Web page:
"He's stuck between the standoff over Brexit, which is the most important issue in his relations with France and Germany, but in a wider sense the UK particularly over the last few years has held foreign policy positions on Iran, on climate change, on international trade, on Russia which have been very consistently close to its European allies. So he has to somehow make the atmospherics work," says Thomas Raines, head of the Europe Programme at Chatham House and former analyst in the Strategy Unit of the Foreign & Commonwealth Office in London.
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The prospect of its waning influence in Europe has forced the UK to look for friends elsewhere, none more so than across the pond in the form of US President Donald Trump. While appearances can deceive, they do appear to share a propensity for short-term, self-serving populist interests with little regard for the consequences. And in the current political climate, this type of narcissism can be particularly damaging.
"Usually during the G-7, the European countries will try to stick to a common position to form a sort of European unity, and this will be gone. Johnson and Trump will stick together against some of the European countries," says Claudia Schmucker, head of the Globalization and World Economy Program at the German Council on Foreign Relations (DGAP) .
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But therein lies the rub. For Trump, somebody is only his best friend as long as he or she does exactly what he wants. And despite the perceived closer alignment between him and Johnson, the UK and the US actually differ on a host of international issues. Indeed, the UK is closer to European positions on anything from climate change to the Iran deal. That puts the UK in an awkward position. The UK's traditional bridging role between US and European perspectives that came with the so-called special relationship is all but obsolete. Partly because of Johnson's poor performance as foreign secretary — which did little to endear him to his European colleagues — but also because the US' unilateralism puts it at odds with European positions.
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"Everyone who's trying to get close to Trump in order to get something out of him has ended up getting burned. [Former UK PM] Theresa May fought pretty hard to cozy up to Trump initially. When she made her first overseas visit she was very reluctant to criticize the president despite some of the incredibly undiplomatic things he said throughout her term in office. And he ended up absolutely savaging her at the end of the day. So If I were Johnson I'd be be pretty cautious and realistic about what what could be achieved and how easily things could fly in a different direction if Donald Trump wakes up on the different side of the bed," Chatham House analyst Raines told DW.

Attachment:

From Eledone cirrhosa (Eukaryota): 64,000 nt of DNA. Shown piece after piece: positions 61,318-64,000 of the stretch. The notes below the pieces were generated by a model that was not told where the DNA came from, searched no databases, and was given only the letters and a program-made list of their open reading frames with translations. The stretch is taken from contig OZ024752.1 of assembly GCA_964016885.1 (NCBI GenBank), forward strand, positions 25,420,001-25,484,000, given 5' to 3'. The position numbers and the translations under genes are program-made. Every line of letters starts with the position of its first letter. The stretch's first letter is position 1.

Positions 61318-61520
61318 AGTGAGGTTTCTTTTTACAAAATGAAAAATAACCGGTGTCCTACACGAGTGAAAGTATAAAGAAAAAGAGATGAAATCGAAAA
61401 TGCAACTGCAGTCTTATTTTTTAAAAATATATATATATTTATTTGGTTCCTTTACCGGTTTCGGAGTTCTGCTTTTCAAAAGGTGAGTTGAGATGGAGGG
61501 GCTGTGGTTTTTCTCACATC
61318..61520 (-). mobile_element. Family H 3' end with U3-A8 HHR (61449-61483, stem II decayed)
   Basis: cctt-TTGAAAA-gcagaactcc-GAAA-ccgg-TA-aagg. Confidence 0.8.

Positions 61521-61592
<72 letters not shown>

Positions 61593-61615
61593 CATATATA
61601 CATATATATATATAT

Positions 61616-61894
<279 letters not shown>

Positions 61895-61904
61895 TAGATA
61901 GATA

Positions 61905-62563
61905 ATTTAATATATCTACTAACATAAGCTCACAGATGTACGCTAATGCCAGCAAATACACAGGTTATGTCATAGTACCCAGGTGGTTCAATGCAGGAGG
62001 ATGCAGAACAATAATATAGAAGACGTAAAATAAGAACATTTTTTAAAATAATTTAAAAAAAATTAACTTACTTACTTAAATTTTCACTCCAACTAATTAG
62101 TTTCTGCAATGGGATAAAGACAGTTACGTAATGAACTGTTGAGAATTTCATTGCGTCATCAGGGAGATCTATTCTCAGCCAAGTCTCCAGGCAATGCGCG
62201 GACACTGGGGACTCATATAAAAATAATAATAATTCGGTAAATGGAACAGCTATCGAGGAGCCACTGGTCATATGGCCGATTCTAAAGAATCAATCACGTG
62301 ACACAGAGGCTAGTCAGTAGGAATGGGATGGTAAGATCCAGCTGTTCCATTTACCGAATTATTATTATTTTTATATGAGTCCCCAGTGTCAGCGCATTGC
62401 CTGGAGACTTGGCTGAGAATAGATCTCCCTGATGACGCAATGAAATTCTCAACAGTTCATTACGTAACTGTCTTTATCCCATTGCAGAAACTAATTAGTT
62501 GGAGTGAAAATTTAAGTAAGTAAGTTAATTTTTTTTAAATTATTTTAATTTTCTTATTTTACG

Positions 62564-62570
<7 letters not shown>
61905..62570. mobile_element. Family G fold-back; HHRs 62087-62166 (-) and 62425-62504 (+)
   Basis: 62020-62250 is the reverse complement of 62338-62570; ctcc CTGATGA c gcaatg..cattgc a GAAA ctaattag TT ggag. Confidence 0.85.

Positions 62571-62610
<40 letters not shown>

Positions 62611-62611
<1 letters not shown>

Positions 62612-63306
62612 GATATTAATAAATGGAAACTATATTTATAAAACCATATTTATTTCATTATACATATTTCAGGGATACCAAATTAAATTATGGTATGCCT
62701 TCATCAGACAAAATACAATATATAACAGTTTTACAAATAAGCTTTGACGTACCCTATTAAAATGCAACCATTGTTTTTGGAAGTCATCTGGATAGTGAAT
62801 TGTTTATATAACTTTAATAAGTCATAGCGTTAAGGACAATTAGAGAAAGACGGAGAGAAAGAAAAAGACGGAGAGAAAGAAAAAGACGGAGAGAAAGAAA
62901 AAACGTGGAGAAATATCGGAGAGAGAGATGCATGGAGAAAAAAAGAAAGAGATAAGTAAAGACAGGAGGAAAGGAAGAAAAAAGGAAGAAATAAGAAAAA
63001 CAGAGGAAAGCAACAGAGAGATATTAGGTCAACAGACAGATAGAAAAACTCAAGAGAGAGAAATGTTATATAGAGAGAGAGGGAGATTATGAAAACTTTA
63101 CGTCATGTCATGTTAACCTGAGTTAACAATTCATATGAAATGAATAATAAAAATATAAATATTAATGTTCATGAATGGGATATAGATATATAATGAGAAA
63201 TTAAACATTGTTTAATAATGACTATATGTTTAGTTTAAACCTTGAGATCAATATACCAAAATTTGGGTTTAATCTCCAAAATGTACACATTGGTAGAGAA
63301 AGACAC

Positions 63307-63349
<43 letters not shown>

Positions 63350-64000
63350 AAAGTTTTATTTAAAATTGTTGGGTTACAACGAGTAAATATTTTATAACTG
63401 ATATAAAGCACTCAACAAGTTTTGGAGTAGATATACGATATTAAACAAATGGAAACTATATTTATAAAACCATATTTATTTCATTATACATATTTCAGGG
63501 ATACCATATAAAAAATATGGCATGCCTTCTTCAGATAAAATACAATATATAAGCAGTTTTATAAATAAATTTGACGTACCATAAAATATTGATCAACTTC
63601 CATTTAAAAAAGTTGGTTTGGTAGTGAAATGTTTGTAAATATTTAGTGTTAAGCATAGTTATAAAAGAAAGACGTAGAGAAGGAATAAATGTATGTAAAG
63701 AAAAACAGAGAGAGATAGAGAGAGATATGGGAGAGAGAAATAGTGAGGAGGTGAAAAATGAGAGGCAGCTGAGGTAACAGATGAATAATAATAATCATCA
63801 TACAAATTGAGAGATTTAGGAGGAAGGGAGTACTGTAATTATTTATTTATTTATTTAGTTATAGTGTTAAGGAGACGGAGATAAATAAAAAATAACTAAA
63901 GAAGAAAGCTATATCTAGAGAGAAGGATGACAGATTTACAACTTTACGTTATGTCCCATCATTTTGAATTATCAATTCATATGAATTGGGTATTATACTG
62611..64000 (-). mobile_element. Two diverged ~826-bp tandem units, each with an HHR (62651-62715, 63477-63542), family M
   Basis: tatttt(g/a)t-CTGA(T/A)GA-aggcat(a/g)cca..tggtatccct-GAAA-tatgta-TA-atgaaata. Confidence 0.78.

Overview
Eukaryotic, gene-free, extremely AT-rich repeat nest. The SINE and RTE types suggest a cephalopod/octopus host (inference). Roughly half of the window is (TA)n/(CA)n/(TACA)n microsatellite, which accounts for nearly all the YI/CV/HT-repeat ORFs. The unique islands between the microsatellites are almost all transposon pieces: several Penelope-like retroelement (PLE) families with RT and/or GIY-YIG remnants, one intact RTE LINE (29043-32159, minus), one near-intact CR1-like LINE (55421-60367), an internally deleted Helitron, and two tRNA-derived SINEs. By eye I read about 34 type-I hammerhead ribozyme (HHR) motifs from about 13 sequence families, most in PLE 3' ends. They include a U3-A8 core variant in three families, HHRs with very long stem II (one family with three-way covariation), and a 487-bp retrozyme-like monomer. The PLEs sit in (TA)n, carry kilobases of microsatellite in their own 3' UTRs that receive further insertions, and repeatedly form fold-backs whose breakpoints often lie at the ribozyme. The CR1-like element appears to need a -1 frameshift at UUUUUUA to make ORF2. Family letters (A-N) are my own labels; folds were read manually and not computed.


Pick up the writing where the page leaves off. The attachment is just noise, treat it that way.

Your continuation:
In a nutshell, Trump doesn't like multilateralism, which is why he doesn't like the EU and the single market and sees Johnson as his partner in crime.
"He has a very strange relationship with the bloc. He wants to show that once the UK leaves, which he thinks is a really good decision, he can form close ties with the UK. But the UK right now is in no position to start negotiating a Free Trade Agreement. There's also opposition in the US Congress, particularly from the Democrats who say if there is a hard border in Ireland they would not support any deal. Trump doesn't really understand what's at stake. And he really wants a free trade agreement done in his mind probably in two days," the GDAP's Schmucker told DW.
Walking a tightropeUltimately, it's the most awkward of balancing acts for Johnson as he attempts to avoid offending Trump by taking the European side on certain questions or appearing to close to Trump who is an outlier on many issues.
"In a way Johnson is better than most politicians at this kind of political gymnastics, appearing to be everybody's best friend. I just don't think it's an act that has a great deal of credibility, certainly on the European side," Raines told DW. "With the US it's beneficial in a way for the no-deal [Brexit] narrative to say there's this other big economy that we can strike a deal with immediately after we leave the EU. But the political barriers to striking a comprehensive agreement with the US are pretty massive on both sides."
Political summits are generally short on substance and long on symbolism, and as long as he can remain gaffe-free — granted, not a given — the G-7 summit could be the right setting for Johnson to look prime ministerial.
If he can grab that opportunity, Raines believes, it could indeed boost his political capital.
"If he could get to a point where the summit doesn't end in a big division between Trump and the Europeans with Johnson having to awkwardly be in the middle or on one side on some issues but trying not to be too vocal about it, then that would be a good outcome for him."
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